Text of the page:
A Shoe Store Story

June 6, 2009 by  
Filed under Uncategorized

I don’t make it to the shoe repair shop too often. As a member of our disposable society I’d rather just buy a new pair. It’s not really surprising then that the neighborhood shoe shop I went to today is a place I have passed a few hundred times with no idea that it existed. It was more a cave than a store, a hovel filled with the artifacts of a lifetime of shoe making and repairing.

The place was infused with the spirit of the craftsman whose life’s work inhabited all the spaces and shelves and spilled throughout the shop. He was a gruff, grimy old man who peered at my shoes through large convex glasses and named the price for his work in a thickly accented voice. The whole intriguing setting had the feel of another time, of a way of life that has been rendered obsolete and disappeared, but here it still was, hunkered down, holding on, clinging to its niche like a barnacle on the ground floor of an old building.

When I returned the old man handed me my shoes, nicely fixed up and looking much improved, and gave me a gently admonishing smile, the clear message of which was I ought to take better care of my shoes, or at least allow him to intervene before things went beyond even his ability to resurrect them. There was a kindness in his manner, a spirit that I have sometimes encountered in such old craftsmen, lifers at their chosen trade, knowing nothing else but the world they have crafted by hand, year after patient year, truly the salt of the earth. I asked how long he’d had his shop at this location. 30 years on the same spot in a neighborhood I’d lived in for nearly as long.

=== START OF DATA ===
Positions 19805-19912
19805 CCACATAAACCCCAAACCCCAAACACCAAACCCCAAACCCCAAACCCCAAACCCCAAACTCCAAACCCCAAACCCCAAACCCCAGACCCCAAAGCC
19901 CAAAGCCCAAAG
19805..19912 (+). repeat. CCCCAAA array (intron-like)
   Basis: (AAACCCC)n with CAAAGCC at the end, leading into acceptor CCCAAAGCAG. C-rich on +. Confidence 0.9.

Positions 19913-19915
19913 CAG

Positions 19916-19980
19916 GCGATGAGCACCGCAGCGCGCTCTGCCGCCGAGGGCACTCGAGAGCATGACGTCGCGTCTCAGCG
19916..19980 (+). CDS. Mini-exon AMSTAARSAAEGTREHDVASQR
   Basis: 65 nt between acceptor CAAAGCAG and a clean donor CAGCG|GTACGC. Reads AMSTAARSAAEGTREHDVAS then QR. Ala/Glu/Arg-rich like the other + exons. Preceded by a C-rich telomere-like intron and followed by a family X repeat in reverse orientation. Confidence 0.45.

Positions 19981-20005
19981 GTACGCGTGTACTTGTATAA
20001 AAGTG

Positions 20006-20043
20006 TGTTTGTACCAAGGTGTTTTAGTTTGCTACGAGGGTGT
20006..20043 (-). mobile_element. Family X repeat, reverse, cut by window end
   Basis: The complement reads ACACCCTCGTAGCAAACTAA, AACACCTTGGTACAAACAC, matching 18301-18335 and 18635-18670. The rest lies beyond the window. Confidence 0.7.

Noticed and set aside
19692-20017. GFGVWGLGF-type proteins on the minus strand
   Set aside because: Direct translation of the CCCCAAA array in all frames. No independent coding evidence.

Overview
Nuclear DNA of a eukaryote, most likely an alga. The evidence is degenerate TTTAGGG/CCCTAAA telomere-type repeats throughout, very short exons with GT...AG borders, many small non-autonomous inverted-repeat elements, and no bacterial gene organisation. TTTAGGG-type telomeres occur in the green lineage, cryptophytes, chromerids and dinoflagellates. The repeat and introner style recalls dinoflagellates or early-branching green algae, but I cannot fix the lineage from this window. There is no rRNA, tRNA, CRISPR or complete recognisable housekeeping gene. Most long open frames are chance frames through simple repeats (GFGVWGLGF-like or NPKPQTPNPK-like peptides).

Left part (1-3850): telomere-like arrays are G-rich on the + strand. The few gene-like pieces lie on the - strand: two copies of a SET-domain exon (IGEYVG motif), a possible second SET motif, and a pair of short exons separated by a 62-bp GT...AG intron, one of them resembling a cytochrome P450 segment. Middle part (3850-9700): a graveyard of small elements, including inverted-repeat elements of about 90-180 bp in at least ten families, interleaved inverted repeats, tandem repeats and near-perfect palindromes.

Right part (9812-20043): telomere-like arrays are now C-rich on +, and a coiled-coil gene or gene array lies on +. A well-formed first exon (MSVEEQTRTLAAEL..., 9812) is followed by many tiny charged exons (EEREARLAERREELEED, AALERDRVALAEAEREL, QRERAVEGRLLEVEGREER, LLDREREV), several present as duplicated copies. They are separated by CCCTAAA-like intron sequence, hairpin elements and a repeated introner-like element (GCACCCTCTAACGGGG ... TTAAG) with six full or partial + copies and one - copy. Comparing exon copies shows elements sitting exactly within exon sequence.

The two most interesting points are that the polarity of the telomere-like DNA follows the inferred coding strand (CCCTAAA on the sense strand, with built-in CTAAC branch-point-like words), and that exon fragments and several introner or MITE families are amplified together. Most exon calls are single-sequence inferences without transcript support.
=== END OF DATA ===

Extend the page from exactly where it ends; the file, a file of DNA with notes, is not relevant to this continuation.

He’d been making shoes since he was a little boy in his native Armenia. This shop was an old world he’d carved out in the new one, a kingdom he’d fashioned out of shoe leather and potions and arcane tools, over a lengthy span of his time. And he was a king whose subjects loved him, as love was the rule here, throughout his long reign.